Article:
Their domineering mother becomes symbolic of a generation of parent-child relationships amongst Asian expatriates in America; enrolling the two daughters in a gruelling regime of ballet and piano lessons. As the book notes bitingly at one point, speaking for all those whose youth resembled this experience; ‘their mothers are living out their dreams through them’. The novel’s obsession with class, while perhaps never overtly held up as a central theme as readily as language or race is, leads the book in moments to feel like a kind of 1980s Japanese take on E. M. Forster’s Howards End. Hung as it is around the lives of two sisters - one scholarly and pensive, the other spirited and idealistic - the book’s own dismantling of what it means to ‘connect’ in a foreign language and culture is so entrancing because its status as a thing of halves - both Japanese and American/English - allows it ultimately to speak to all with a singular clarity. This is the collective wisdom of two sisters who have inhabited both the physical and mental space of both nations responsible for forming who they are today, and as such can - with a withering eye for accuracy - nail home the merits and demerits of each.

The book’s conclusion ultimately brings us full-circle, returning us to much of the imagery and snatches of lyricism presented in the opening pages. As the last of Minae’s phone calls to her sister concludes and she comes to ponder again her choice to return to Japan after finishing her PhD, we are tipped once again into the book’s most ‘literary’ moments. These sections - bookending the flashbacks that make up much of its middle movement - are arguably the densest, most heavy-going of the novel. Emotionally charged, they lack some of the breezy simplicity that characterise Minae’s recollections of her youth, but in hindsight offer a kind of catharsis - it is only in understanding the journey that Minae has taken to reach this point that the sheer need for her to write, to express herself in the written format and become a novelist, really hits us right in the heart.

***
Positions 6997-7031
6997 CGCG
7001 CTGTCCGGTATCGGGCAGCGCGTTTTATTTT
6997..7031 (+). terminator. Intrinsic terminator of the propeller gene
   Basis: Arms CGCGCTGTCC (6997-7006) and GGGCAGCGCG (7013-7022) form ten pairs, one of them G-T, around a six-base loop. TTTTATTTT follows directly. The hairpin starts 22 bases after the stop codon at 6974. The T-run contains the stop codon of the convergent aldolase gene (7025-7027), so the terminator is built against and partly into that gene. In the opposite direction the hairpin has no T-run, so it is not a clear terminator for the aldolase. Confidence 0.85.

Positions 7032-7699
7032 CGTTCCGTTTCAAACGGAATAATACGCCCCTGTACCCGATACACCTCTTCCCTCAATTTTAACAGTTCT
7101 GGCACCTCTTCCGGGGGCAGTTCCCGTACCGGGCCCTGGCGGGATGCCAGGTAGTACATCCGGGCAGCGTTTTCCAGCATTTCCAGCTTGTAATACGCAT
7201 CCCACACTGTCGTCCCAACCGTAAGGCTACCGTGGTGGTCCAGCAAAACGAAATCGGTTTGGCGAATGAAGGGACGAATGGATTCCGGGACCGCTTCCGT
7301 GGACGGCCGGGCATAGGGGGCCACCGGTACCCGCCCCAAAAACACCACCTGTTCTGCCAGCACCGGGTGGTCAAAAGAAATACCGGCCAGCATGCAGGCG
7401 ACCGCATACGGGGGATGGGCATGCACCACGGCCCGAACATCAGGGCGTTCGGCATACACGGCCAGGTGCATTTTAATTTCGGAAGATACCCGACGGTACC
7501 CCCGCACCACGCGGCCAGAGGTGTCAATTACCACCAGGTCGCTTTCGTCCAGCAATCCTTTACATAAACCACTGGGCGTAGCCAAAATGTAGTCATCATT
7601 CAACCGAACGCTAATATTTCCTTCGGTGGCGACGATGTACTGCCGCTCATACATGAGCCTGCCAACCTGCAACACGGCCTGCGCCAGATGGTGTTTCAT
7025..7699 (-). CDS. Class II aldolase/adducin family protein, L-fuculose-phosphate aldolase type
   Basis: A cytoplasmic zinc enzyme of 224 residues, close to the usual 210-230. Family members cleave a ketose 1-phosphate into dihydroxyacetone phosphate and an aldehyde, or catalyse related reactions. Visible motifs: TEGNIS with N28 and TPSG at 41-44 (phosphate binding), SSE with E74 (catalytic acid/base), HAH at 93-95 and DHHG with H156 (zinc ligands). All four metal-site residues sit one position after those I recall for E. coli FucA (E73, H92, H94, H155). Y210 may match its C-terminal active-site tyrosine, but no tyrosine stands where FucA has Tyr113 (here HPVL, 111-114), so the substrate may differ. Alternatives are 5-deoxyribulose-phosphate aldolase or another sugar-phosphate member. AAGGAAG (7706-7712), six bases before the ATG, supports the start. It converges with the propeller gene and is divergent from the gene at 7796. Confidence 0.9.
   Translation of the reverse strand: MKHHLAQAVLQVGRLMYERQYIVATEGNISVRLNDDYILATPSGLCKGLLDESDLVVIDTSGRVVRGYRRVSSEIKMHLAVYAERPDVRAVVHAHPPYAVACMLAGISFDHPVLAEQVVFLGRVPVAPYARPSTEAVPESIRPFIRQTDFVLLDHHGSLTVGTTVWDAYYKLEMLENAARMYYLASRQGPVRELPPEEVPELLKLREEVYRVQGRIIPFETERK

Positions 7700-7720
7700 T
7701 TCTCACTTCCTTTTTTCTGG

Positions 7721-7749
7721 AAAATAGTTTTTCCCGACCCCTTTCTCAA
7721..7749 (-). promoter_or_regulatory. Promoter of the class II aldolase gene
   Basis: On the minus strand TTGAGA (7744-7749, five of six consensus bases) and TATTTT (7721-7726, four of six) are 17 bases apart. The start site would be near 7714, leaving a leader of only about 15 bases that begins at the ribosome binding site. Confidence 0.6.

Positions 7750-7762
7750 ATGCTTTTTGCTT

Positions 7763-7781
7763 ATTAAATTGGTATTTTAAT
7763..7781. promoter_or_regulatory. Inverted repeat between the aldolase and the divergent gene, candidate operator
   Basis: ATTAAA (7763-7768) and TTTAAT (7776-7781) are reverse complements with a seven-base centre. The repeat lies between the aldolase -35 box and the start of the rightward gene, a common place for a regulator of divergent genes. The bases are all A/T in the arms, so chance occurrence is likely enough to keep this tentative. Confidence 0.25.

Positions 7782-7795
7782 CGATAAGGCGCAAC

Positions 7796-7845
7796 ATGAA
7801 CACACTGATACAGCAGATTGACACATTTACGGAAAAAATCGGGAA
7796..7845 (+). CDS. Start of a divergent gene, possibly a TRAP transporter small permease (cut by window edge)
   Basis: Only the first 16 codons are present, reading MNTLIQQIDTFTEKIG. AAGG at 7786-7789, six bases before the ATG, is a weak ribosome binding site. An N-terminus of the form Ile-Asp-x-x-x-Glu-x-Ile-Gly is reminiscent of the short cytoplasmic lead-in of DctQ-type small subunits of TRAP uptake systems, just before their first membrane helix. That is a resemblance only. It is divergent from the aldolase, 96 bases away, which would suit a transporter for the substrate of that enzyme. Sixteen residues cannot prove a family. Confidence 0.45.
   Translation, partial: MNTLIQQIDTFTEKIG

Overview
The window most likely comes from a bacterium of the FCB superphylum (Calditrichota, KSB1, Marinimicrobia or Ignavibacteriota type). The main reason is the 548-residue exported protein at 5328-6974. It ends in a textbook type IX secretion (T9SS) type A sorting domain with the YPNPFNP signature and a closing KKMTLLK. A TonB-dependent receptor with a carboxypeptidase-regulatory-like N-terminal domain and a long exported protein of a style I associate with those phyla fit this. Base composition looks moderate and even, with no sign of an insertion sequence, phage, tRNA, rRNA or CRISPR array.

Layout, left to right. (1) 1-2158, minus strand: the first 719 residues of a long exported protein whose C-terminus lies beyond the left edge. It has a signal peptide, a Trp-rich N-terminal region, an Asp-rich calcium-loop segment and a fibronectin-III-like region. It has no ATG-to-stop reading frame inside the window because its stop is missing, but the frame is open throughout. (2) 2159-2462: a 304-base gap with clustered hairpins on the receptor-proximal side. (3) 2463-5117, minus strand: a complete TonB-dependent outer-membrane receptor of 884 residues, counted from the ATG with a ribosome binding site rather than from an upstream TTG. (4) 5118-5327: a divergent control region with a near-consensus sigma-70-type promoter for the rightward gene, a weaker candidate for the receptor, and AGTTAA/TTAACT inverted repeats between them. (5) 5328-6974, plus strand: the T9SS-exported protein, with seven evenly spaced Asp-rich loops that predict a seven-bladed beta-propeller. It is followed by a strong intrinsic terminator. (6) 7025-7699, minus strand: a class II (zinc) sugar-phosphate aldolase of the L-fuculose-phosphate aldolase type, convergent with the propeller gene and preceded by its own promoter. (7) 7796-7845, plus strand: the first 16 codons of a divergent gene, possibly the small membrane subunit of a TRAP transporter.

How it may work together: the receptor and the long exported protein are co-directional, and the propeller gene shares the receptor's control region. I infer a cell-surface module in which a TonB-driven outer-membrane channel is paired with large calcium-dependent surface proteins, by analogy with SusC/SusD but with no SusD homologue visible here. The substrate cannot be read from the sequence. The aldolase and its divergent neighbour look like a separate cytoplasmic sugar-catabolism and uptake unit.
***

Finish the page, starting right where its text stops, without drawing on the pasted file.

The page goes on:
An I-Novel is not the first of Mizumura’s works to be released in English. A number of her other books - all also translated by Carpenter - have been previously released; chief among them A True Novel and Inheritance From Mother. In some ways, it is easy to imagine An I-Novel falling into the same easy space of quiet acclaim - cherished amongst fans, scholars and students of Japanese Literature and becoming a foundational text for future study. But truth be told, despite this new translated edition coming from an academic publisher, such is the exceptional quality of the prose, the easy confidence in which it lures in the reader, it really owes itself to broadening its audience beyond the readily converted. Just as contemporary female voices in Japanese literature such as Kawakami Mieko have slowly but steadily blazed a trail for impassioned literary encapsulations of womanhood, breaking down the walls between languages via concerted word of mouth, so too does the time feel right for Mizumura’s extraordinary writing to strike home with the wider reading public.